Eventually/inevitably, our own home became a satellite altar for her. We began bringing Daniel Tiger DVDs home from the library to pop on while she was sick (she sometimes got up to four or five a day). Then we started going on KPBS’s website and streaming them. Our internet isn’t the greatest, so the video stutters a bit, but Gorgonna doesn’t seem to mind. Now that she’s healthy (crossin’ my MFin’ fingers), we try to go a few days in between watching an episode here or there. Besides, the episodes don’t update very often, and if I have to hear about Daniel Tiger’s trip to the clock factory one more time, I’m gonna scream.

At the weekly mecca to Grandma’s house though — that’s when she starts pumpin’ out those prayers. I’m not saying she’s got the TV going all the time there, but it’s a lot less regulated. That’s what grandparents are for, no?

The Holy Relics

A pile of Daniel Tiger books.
Maybe, just maybe, there’s a copy of the Necronomicon in there.

It’s time to confess — we supported her idol worship at first. Even facilitated it. Wife bought her a Daniel Tiger plushie; I bought her a six-pack of DT books from Costco. Both have instantly become some of her favorite things. She takes the plushie with her on every excursion, and while the books aren’t quite as highly regarded as, say, a pocket Bible filled with raving scribblings, they are effective at getting her to take her afternoon nap. Or maybe they’re just that boring. Lord knows how many times I’ve fallen asleep during Sunday Service as a lad.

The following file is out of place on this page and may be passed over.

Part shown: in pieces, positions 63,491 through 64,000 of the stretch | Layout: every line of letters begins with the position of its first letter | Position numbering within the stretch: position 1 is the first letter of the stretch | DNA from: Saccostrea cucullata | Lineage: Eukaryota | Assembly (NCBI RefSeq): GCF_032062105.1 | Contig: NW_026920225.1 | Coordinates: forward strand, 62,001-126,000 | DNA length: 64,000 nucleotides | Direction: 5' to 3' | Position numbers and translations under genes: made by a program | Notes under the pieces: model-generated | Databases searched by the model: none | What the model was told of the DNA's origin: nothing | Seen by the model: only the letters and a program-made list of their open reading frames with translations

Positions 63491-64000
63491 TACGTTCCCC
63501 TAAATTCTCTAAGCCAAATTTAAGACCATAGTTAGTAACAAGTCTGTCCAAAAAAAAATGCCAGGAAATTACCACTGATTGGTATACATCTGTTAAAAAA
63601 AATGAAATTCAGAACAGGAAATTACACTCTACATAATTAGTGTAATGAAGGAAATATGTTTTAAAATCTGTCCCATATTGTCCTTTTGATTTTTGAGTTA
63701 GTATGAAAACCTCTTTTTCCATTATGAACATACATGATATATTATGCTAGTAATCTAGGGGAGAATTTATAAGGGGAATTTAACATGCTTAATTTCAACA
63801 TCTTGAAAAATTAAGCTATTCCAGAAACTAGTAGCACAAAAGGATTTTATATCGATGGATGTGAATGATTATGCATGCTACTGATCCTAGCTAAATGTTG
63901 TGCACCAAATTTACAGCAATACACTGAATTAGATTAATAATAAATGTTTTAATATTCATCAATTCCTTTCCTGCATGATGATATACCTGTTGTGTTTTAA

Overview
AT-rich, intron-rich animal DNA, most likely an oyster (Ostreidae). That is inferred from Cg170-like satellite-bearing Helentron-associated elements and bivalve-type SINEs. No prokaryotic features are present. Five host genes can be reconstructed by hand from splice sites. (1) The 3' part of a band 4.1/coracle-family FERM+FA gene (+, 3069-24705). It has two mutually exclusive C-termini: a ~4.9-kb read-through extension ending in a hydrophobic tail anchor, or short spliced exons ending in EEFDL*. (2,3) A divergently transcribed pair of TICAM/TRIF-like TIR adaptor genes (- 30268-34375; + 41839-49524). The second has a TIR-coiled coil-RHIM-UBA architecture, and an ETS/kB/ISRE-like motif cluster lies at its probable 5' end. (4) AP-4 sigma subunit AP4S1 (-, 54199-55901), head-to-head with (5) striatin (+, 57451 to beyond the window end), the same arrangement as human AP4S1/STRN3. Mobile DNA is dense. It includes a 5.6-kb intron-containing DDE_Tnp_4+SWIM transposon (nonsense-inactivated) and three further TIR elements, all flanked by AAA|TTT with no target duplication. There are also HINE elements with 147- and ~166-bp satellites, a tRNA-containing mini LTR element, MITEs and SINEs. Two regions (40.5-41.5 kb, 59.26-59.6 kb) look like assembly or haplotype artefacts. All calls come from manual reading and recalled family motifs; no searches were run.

I’ll always be wary of what my daughter chooses to focus on. I can’t help it. She brings us every piece of trash she finds at the park, including cigarette butts; I’m steeling myself for the day she hands me a hypodermic needle. Her recent reverence for Daniel Tiger is a slightly jarring change, but ultimately I think it’s pretty harmless. I mean, it won’t stop here, right? I’m already dreading taking her to her first boy band concert (do they still make those??).

I figure the more things she likes, the easier she is to distract. WITH MODERATION! And only when it counts, like when a pot’s boiling over and I absolutely don’t want her anywhere near that. We can’t control what Gorgonna sees or hears all the time, right? Besides, the Sleep Lady (whose work I’ll stand by) says “loveys” can help kids feels more at ease. And really, that’s the least I could ask for in this day and age.

Just remember — you may think a well-to-do anthropomorphic tiger-child carrying on the last will and testament of Fred Rogers is weird, but remember you first idolized a gay, motorcycle-riding poster child for BDSM with an glass-shattering falsetto. Just sayin’.

So, I gotta ask: what gods do your kids worship? Who else do I need to watch out for? Conversely, who should I support? I need to know who to cast my lot with in case there’s some kind of kids’ Ragnarok, and all the gods for both the young and the old clash to determine our eternal fate.